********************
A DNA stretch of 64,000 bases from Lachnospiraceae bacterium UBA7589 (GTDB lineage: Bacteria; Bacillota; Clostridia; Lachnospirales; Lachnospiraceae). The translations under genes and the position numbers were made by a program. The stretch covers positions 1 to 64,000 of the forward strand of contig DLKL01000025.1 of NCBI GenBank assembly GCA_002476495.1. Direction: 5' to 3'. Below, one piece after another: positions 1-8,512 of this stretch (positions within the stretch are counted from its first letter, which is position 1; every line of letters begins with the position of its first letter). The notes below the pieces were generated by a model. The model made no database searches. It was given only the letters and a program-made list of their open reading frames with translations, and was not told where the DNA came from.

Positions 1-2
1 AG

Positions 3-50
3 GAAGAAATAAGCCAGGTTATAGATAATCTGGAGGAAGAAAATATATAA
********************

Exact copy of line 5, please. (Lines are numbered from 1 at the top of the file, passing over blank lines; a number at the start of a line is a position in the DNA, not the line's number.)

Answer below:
3 GAAGAAATAAGCCAGGTTATAGATAATCTGGAGGAAGAAAATATATAA